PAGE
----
President Joe Biden's press conference--the first in the 64 days he's been in office--was painful to watch for many reasons. This was especially to do with the lack of straightforward answers. I'm still dumbfounded by how the president couldn't answer a direct question from NBC's Kristen Welker about "what does diplomacy mean" with regards to North Korea. His response on China was no better, particularly to do with human rights abuses, though it certainly was longer and more rambling.
When answering Bloomberg's Justin Sink's questions on China, President Biden bragged that he's "known Xi Jinping for a long time. Allegedly by the time I left office as Vice President, I had spent more time with Xi Jinping than any world leader had..." While he acknowledged Xi Jinping "doesn’t have a democratic with a small D bone in his body," he added "but he’s a smart, smart guy," with Biden pointing out that when he was elected, Xi Jinping "called to congratulate me."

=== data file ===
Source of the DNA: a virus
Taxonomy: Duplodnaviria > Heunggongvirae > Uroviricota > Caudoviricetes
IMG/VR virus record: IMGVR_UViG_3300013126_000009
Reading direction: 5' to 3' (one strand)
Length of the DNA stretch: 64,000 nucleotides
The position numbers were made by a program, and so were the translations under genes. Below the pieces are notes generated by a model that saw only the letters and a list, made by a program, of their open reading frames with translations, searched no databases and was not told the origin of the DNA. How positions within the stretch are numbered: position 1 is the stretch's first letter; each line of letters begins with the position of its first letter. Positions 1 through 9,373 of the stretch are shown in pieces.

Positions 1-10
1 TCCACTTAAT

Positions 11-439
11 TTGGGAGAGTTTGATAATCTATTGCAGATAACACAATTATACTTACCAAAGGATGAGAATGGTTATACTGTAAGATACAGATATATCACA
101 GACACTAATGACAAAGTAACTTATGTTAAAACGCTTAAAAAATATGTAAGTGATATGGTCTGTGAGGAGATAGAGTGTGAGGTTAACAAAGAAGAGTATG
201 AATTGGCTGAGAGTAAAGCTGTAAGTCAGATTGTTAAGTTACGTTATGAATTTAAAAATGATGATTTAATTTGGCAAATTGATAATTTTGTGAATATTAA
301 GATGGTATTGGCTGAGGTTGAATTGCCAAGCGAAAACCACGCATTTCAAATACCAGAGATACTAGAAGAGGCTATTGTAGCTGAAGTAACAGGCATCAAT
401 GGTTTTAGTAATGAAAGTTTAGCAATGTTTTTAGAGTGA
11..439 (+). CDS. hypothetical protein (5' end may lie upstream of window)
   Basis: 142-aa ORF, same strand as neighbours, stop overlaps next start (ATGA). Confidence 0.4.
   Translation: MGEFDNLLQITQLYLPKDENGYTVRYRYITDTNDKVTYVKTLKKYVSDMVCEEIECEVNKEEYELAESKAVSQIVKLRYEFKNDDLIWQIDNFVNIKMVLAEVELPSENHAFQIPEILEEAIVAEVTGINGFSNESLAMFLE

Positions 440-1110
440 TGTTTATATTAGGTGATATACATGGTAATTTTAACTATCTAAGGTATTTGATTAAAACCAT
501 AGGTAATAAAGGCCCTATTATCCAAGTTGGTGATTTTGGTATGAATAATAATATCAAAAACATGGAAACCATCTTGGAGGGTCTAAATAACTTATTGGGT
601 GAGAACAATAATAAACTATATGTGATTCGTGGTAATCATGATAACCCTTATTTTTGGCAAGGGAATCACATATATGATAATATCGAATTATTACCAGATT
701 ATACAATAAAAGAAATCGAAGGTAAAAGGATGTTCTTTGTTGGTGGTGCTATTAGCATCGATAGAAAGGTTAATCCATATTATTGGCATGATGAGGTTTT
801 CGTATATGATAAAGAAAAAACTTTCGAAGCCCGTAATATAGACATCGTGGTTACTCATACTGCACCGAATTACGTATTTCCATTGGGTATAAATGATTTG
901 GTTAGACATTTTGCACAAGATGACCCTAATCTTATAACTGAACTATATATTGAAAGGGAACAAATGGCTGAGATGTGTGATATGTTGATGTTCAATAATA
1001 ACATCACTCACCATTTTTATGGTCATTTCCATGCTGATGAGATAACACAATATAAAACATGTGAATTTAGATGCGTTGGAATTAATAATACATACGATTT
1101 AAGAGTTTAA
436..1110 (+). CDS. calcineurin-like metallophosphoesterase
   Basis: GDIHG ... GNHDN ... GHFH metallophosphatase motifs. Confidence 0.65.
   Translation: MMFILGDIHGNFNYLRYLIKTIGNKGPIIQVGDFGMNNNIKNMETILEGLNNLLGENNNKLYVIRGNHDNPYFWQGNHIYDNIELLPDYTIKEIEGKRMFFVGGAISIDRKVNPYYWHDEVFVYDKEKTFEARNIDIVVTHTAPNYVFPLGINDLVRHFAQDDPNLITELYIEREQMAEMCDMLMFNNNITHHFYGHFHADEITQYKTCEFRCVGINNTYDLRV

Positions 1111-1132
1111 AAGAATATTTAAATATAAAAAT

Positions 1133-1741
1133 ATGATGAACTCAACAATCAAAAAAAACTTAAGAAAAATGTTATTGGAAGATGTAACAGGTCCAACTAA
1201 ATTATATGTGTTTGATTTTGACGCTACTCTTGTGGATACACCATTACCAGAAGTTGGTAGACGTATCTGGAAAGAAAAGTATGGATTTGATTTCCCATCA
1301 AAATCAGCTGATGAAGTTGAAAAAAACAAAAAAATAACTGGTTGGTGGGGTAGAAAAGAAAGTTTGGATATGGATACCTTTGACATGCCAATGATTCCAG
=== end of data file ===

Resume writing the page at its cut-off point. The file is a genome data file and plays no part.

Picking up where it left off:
Excerpts relevant to the issue of human rights abuses from Biden's several-minutes-long answer include, with added emphasis:
And earlier this month, and apparently it got the Chinese attention, that’s not why I did it, I met with our allies and how are we going to hold China accountable in the region, Australia, India, Japan, and the United States, the so-called quad, because we have to have democracies working together. Before too long, I’m going to have, I’m going to invite an alliance of democracies to come here to discuss the future. And so we’re going to make it clear that in order to deal with these things, we are going to hold China accountable to follow the rules, to follow the rules....
And the third thing, and the thing that I admire about dealing with Xi is he understands, he makes no pretense about not understanding what I’m saying anymore I knew him. I pointed out to him, “No leader can be sustained in his position or her position unless they represent the values of the country.” And I said, ” Mr. President, as I’ve told you before, Americans value the notion of freedom, America values human rights. We don’t always live up to our expectations, but there’s a value system. We are founded on that principle. And as long as you and your country continues to so blatantly violate human rights, we are going to continue in an unrelenting way to call it to the attention of the world and make it clear, make it clear what’s happening.”